For the month of December’s Daring Baker’s Challenge, Kat challenged us to make Gateaux Pithiviers.

Pithiviers are essentially a cake-sized pastry stuffed with an almond filling. A charm, or feve, is sometimes baked into the dessert, and whoever is served that piece is “King for the Day”. The dessert is named for the town of Pithiviers south of Paris. Gateaux Pithiviers, also called Galette des Rois or King’s Cakes, are traditionally eaten at Lent.

The two elements comprising the Pithiviers both benefit from overnight chilling. Therefore, this dessert is excellent for preparing a day or two before serving, and then assembling and baking the day you want to serve it. The puff pastry recipe I’ve included makes three pounds, but only one pound is needed for the Pithiviers.


The dessert is ancient, with many recipes floating around. Kat first came across Gateaux Pithiviers in John Clancy’s Christmas Book. She experimented with techniques and filling recipes from David Lebovitz and Le Cordon Bleu at Home. The recipe here is her own creation based on her experiments and ingredients at hand.


It was mandatory to make the Puff Pastry and Frangipane from scratch and then further assemble into “Gateaux Pithiviers”

Gateaux Pithiviers – Daring Baker’s December 2015 Challenge


  • Puff Pastry
  • Makes three pounds / 1.35kg , only one of which will be used
  • Preparation time: 10 minutes
  • Ingredients
  • 4 1?2 cups all-purpose flour
  • 5 sticks salted butter
  • 1 cup ice water
  • Frangipane
  • Makes enough for one Gateaux Pithiviers
  • Preparation time: 10 minutes
  • Ingredients:
  • 1 1?2 cups blanched almonds (or 1 cup almond meal from a packet)
  • 1/3 - 1/2 cup granulated sugar, depending on sweetness level you prefer
  • 4 Tablespoons butter
  • 2 large eggs
  • 1?2 teaspoon vanilla extract
  • 1?4 teaspoon almond extract
  • zest from one lemon or 1?2 an orange or 2 tangerines (tangerine is my favorite)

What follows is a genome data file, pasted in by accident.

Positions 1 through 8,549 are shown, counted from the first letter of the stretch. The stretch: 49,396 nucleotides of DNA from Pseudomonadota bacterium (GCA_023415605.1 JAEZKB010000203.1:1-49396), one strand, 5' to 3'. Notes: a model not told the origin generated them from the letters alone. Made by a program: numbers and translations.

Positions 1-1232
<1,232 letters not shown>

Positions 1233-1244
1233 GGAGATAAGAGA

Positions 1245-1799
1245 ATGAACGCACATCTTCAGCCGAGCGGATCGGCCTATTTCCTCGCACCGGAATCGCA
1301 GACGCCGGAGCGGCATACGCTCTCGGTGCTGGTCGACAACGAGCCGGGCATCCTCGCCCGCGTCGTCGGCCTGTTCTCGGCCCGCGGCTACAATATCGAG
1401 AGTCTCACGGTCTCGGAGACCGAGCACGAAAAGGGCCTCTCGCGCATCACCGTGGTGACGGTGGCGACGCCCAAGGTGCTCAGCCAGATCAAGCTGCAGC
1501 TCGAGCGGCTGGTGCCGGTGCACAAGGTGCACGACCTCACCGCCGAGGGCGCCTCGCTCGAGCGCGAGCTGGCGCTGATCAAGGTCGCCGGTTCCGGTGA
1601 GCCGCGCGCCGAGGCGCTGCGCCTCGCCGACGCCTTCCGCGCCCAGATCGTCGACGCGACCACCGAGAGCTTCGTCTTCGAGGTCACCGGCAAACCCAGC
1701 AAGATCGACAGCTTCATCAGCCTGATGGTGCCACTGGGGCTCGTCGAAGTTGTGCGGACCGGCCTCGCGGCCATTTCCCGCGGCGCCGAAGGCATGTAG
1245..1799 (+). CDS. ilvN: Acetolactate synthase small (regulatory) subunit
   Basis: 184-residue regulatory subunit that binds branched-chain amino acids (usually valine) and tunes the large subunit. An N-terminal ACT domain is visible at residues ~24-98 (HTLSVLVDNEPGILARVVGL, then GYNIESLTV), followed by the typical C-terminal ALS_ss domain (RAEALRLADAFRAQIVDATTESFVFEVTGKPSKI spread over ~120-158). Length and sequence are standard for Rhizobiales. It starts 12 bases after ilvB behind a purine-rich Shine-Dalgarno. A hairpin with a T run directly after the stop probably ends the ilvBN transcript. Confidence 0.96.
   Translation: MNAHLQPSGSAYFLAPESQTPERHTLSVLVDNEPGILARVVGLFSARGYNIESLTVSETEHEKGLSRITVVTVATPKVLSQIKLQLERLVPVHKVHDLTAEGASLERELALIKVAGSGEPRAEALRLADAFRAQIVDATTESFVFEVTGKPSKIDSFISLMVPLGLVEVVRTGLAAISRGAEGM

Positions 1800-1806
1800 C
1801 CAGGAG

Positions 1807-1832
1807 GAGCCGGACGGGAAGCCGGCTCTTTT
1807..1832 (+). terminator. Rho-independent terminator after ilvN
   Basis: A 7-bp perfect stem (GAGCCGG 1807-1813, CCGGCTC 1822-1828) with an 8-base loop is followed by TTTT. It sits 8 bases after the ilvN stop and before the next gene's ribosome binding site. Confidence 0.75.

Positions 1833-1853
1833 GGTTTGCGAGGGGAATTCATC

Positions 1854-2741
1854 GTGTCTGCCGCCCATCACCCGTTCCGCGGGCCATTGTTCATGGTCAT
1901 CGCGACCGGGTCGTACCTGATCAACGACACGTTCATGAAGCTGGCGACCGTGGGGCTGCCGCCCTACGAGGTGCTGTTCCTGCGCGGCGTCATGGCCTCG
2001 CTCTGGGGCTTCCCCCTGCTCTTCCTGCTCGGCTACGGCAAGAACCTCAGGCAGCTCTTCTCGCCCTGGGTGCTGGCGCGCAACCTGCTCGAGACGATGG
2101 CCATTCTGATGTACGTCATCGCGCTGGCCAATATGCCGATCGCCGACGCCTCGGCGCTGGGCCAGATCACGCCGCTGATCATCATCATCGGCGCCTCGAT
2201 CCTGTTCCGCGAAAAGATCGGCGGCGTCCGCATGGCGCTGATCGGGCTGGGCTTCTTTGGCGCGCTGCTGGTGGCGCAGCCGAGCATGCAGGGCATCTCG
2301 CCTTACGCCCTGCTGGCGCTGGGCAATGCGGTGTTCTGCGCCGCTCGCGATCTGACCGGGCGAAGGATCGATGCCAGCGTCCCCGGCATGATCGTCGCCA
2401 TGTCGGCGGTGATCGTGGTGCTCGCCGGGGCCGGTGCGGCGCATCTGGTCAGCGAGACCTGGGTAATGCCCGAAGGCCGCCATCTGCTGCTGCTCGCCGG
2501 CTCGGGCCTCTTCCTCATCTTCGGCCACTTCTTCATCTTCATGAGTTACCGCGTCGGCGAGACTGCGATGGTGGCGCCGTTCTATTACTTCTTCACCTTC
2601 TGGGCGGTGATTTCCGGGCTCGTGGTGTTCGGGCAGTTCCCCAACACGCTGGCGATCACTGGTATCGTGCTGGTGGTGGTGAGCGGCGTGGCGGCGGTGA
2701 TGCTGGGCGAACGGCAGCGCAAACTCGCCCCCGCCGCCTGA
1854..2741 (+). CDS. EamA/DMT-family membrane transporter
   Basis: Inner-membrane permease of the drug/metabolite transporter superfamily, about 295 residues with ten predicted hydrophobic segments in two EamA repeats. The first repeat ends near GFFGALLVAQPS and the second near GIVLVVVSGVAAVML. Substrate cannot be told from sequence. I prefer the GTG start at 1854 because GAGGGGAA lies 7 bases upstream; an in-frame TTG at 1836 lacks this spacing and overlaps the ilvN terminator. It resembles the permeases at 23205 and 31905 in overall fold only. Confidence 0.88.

• 2 Tablespoons Armangac or Rum (rum is traditional, but I like the Armagnac much better)
  • Gateaux Pithiviers
  • 1 pound puff pastry (1/3rd of a batch if using the accompanying recipe)
  • 1 batch of frangipane
  • 1 large egg
  • granulated, superfine, or powdered sugar (optional)


Put 1?2 cup of flour in a medium bowl or in the work bowl of a food processor. Cut one pound of butter into small cubes and thoroughly combine with the flour without letting the mixture warm up. If it starts to warm up at all, just toss it into the freezer or refrigerator for a few minutes until it’s cold again. Dump the mixture onto a piece of parchment paper and shape into a rectangle about 4 x 8” / 10 x 20cm wide. Wrap well and place in refrigerator to chill.

Using the same mixing or processor bowl, combine the remaining four cups flour and 1?4 pound of butter until well combined. Again, do not let the mixture warm up. Place your bowl in the fridge anytime the butter starts to feel soft. After combining, add the ice water slowly, and stir until mixed. Dump the mixture onto a clean and lightly floured counter and knead until the dough is smooth, approximately three or four minutes. Wrap well and place in refrigerator to chill for at least 15 minutes.

Remove dough from refrigerator and roll into an approximate 10” / 20cm square. Remove butter mixture from refrigerator and place on top of dough. Fold top third of dough down over the butter, and then fold bottom third of dough up to form a packet.

Roll the rectangle back out to the original dimensions, trying to avoid having any of the butter creep out the edges. If the dough is feeling warm, return to the fridge for a few minutes to firm up. Fold the dough into thirds again, and roll in a perpendicular direction to your first fold. That